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Job Evaluation

In the light of changes in environmental conditions (technology, products, services, etc.) jobs need to be examined closely. For example, the traditional work culture has pivoted from an office environment to work from home or a hybrid structure that involves both. With the advent of these new structures’ jobs may require new skill sets to accommodate the changing needs of an organization. New job descriptions need to be written and the required skills of new jobs need to be duly incorporated in the evaluation process. Otherwise, employees may feel that all the relevant job factors – based on which their pay has been determined – have not been evaluated properly.

Important work-related variables leading to job satisfaction include challenging work, interesting job assignments, equitable rewards, competent management and rewarding careers.  Pay constitutes a quantitative measure of an employee’s relative worth.  It is essential that pay be equitable in terms of one’s contributions but also in terms of what other employees are receiving for their contributions.

Organizations with formal compensation programs are more likely to rely on Job Evaluation systems to determine pay rates.  Job evaluations are widely used in all sectors, both public and private. Job evaluation is a systematic process for defining the relative worth or size of jobs within an organization to establish internal relativities and provide the basis for designing an equitable grade and pay structure, grading jobs in the structure and managing relativities. 

Job evaluation can be analytical or non-analytical.

Analytical job evaluation schemes

These are schemes in which decisions about the value or size of jobs are based on an analysis of the extent to which various defined factors or elements are present in a job. These factors should be present in all the jobs to be evaluated and the different levels at which they are present indicate relative job value. The most common analytical approach is a points-factor scheme where there is a ‘factor plan’ which defines the factors and their levels and attaches scores to each level. Following job analysis, scores for each factor are awarded and then totaled. On completion of an evaluation program, the total scores for jobs indicate their rank order. This type of scheme can meet the requirements of pay equity law as long as it is not in itself discriminatory either in its design or application. To ensure that equity considerations are catered for in an organization, it is preferable to use only one scheme which must therefore be designed to cover the key features of each category of job at every level.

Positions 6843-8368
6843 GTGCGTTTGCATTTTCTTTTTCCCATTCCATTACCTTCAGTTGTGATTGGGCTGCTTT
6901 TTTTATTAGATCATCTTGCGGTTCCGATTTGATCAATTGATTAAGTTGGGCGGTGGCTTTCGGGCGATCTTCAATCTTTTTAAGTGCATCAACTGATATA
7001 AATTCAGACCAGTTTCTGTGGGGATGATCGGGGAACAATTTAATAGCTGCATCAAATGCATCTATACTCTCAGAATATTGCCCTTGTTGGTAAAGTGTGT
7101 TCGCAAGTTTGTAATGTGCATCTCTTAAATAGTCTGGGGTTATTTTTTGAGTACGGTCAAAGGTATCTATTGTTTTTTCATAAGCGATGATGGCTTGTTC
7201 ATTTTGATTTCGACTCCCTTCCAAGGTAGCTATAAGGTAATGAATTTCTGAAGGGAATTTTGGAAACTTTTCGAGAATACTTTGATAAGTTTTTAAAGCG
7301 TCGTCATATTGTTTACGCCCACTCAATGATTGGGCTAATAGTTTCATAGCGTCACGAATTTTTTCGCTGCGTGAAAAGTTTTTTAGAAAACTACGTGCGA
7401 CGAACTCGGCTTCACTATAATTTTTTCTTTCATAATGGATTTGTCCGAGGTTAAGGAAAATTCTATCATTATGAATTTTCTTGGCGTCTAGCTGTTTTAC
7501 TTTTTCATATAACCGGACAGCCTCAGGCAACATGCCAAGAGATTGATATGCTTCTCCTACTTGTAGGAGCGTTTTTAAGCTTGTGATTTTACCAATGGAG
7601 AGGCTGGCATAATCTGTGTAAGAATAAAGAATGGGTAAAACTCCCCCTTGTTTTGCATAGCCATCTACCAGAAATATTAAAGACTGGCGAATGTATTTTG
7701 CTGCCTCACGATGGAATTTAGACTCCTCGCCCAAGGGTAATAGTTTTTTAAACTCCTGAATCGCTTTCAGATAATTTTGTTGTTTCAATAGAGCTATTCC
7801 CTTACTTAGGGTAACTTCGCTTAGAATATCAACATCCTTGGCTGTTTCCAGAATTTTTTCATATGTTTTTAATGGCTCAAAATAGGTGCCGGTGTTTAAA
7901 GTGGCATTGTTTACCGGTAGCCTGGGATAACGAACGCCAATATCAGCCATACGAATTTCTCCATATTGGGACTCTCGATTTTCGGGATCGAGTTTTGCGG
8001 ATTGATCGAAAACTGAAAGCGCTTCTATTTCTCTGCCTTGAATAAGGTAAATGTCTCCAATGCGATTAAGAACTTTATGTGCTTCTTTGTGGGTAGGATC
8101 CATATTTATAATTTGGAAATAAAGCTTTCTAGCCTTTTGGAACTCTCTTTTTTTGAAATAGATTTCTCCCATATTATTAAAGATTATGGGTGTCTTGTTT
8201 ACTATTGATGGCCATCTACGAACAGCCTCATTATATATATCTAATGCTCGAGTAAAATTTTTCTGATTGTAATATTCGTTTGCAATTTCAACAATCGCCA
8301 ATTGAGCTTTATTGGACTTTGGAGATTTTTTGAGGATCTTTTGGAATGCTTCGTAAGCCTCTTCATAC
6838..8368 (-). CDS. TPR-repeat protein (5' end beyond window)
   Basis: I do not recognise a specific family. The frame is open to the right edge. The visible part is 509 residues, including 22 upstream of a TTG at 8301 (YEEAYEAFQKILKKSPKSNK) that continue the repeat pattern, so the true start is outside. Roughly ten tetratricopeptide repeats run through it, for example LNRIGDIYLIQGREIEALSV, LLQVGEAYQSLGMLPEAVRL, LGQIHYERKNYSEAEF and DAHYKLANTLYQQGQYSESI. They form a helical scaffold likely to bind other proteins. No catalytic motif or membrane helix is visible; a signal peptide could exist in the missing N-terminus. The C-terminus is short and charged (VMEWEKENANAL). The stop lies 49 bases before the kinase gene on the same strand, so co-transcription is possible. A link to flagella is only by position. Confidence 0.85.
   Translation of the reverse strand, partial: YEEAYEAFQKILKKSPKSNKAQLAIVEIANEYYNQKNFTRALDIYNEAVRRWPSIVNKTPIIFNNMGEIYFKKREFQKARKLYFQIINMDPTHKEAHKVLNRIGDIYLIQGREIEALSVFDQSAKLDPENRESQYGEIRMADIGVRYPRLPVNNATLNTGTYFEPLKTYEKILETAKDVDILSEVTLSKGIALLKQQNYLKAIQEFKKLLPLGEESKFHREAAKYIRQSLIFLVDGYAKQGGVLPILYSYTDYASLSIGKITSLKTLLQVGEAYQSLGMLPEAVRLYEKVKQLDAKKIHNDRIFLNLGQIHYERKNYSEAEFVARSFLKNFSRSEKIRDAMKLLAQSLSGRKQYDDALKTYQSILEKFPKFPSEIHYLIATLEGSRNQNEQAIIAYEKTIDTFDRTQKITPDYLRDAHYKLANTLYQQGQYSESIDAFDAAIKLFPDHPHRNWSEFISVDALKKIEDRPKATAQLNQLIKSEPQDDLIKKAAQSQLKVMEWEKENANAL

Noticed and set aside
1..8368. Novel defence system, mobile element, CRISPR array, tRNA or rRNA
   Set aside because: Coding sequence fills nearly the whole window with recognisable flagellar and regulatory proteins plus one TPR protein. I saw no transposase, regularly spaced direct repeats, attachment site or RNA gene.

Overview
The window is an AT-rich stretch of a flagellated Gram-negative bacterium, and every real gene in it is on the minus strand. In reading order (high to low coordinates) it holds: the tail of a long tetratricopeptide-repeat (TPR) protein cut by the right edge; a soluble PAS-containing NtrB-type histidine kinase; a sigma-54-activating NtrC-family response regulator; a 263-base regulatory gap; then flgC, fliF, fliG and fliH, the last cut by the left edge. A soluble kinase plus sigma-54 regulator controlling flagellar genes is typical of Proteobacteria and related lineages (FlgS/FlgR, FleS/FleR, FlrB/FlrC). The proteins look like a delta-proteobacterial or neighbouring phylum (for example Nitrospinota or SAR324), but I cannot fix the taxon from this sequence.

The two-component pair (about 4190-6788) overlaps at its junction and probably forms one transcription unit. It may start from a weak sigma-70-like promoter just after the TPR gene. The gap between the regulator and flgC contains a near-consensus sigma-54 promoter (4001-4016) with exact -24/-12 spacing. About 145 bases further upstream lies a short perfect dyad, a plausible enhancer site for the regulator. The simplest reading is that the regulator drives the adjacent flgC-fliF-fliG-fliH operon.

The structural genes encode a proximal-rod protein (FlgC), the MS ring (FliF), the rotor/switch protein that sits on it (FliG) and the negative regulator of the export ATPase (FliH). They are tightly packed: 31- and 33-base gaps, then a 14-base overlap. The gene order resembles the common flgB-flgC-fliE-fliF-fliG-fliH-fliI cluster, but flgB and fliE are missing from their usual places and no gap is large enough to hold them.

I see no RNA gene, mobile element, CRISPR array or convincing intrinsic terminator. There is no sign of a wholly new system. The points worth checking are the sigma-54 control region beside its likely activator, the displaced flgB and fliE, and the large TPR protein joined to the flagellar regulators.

Non-analytical job evaluation schemes

Non-analytical job evaluation schemes do not meet the requirements of pay equity legislation.

Job evaluation, especially analytical job evaluation, enables a frame-work to be designed which underpins grading and therefore pay decisions. It is particularly important as a means of achieving equal pay for work of equal value.  Job evaluation is just as concerned with achieving equal pay regardless of race or disability or indeed age.

Aims of job evaluation

Job evaluation aims to:

  • establish the relative value or size of jobs, i.e., internal relativities;
  • produce the information required to design and maintain equitable and defensible grade and pay structures;
  • provide as objective as possible a basis for grading jobs within a grade structure, thus enabling consistent decisions to be made about job grading;
  • ensure that the organization meets ethical and legal equal pay for work of equal value obligations;
  • The last aim is important – analytical job evaluation plays a crucial part in achieving equal pay for work of equal value;

A fundamental aim of any process of job evaluation is to ensure that, as far as possible, consistent judgements are made based on objective assessment.

It could be claimed that every time a decision is made on what a job should be paid it requires a form of job evaluation. Job evaluation is therefore unavoidable, but it should not be an intuitive, subjective, and potentially biased process. The challenge is how best to carry out Job evaluations fairly and consistently while being transparent, analytical, consistent, and objective, without being bureaucratic or resource intensive.

By Sheila Fitzgerald, a Senior Consultant with ASSOCIUM.


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